Zahra Rosewater was officially established in 1979: just as other companies they owned, including Franklin Publishing and Pocket Books, were closed down due to the Islamic Revolution.
Despite the disruption in the country due to the revolution, the factory became operational during this period through Shahindokht’s efforts. The company’s name, Zahra, meaning flower, was also the namesake of Shahindokht’s niece. The couple used roses from their own plantation and soon became the first ever manufacturer in Iran to obtain a certificate for organic produce.
Though the company was officially a joint venture, Homayoun writes in his letters to his sister that it was Shahindokht who was shouldering the “heavy burden” of most of the operation: “I do not know how to thank Shahin. She is indeed a heroine. Last week, the annual Industrial Agriculture Exhibition was opened at Sanati Museum. Zahara Rosewater had a booth there. As I was sick in bed, I could not attend the opening ceremony. Instead Shahin attended it. The Friday Imam and the governor-general thanked her and she spoke about the problems of industry and agriculture so eloquently that they invited her to participate in a seminar on how to solve the problems of the industry and agriculture of the province.
“She is a good mate and despite her bitter moods and childish mischief, she is a lovely and pleasing companion. One of the things she had to do while in Tehran was to purchase a large volume of bottles, tops, and other equipment required for the production of rosewater. What is amusing is that she had to purchase the equipment for a few other companies who needed them too. May God increase her capability.”
One day, in the early days of her work at Zahra, Shahindokht noticed a rare phenomenon: despite not being irrigated in the hot, dry climate of Kerman, the buds on the rose bushes were growing and blossoming. Homayun pronounced it a miracle.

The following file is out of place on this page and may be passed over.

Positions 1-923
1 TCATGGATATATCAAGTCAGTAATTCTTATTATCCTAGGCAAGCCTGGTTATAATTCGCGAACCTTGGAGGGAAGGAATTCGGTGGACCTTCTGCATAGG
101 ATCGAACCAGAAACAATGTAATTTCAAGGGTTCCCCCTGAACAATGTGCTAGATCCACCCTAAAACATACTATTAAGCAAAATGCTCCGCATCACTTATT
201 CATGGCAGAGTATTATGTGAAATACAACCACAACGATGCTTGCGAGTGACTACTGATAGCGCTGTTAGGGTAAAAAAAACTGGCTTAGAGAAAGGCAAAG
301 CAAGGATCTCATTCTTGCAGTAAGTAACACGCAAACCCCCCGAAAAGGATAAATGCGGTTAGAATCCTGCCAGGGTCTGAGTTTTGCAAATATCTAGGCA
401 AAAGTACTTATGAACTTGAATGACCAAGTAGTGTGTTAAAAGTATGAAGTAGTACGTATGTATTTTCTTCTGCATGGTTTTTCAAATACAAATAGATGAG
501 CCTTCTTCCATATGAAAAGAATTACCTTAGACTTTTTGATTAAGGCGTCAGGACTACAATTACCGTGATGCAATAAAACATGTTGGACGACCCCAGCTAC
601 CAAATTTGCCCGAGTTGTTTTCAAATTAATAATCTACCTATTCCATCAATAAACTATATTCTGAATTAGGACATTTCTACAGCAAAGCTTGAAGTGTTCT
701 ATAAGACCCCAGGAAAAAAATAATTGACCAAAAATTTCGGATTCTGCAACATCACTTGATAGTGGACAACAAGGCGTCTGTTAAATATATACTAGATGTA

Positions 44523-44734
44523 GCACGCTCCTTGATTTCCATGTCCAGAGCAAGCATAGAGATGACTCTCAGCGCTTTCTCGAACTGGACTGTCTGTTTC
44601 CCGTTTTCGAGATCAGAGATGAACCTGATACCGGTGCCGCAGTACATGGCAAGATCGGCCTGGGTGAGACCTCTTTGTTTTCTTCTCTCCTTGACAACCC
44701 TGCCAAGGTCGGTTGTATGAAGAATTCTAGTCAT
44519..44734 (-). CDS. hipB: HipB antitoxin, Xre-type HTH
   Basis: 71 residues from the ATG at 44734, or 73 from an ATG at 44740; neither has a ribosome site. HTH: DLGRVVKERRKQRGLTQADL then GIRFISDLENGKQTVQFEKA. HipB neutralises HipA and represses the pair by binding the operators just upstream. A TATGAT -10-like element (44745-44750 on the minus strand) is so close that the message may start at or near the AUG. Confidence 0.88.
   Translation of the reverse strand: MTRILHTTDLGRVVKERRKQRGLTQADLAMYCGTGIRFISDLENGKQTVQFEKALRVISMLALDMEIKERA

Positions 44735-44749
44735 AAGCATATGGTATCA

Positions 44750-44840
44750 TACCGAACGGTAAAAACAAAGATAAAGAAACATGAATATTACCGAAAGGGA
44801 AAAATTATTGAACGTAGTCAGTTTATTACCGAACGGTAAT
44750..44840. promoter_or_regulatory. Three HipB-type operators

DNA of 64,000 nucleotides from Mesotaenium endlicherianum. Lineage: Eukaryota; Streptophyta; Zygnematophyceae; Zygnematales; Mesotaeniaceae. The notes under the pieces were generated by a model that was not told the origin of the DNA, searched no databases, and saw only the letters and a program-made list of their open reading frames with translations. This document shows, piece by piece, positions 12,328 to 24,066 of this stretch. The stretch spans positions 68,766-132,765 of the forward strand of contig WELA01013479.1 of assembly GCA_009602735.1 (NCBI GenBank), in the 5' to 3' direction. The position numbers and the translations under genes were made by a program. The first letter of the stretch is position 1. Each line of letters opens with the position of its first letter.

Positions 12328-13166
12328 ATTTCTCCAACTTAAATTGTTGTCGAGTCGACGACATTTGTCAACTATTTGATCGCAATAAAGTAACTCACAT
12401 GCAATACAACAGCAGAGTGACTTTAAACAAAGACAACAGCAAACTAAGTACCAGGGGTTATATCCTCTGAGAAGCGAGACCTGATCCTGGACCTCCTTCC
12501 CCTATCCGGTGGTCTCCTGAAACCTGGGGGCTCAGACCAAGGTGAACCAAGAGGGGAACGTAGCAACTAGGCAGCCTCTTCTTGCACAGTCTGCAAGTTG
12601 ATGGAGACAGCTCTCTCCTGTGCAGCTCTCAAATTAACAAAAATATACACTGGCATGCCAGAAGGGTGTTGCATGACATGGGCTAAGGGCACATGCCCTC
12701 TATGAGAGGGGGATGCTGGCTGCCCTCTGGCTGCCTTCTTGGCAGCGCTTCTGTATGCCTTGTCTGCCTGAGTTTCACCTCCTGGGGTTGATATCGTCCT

A Household Name
With the efforts of Shahindokht and her husband, the small rosewater-manufacturing workshop soon grew into an industrial factory – still with no chemicals used in the production process. In addition to rosewater, five percent of the world’s rose oil used in cosmetic products is produced in this factory. Even the petal residues are turned into bricks used for heating and lighting fire.
In time, Zahra became the largest producer and exporter of rosewater and rose essential oil in Iran. During the bitter days of the Iran-Iraq war and despite tremendous problems, the company was able to transform the whole area in Lalehzar region and its neighboring areas into rose gardens. Shahindokht had devoted her life to this endeavour and employed a large number of local women and men in the factory. Along with her work there she also wrote books, such as one called Aromatherapy, and conducted research on new products they might produce at the factory.
Zahra also supervised the upbringing of the children at the orphanage, providing what they needed for their education and marriage. She was so drowned in her work that sometimes Homayoun, in his letters to his sister Mahin, asked her to tell Shahin to take a few days off.
Tragically, after three decades of hard work for the prosperity of the Lalehzar region and Zahra Rosewater, Shahindokht died in a car accident on February 10, 2004. She was buried in Lalehzar village of Kerman, where the couple still lived.
Read other articles in this series: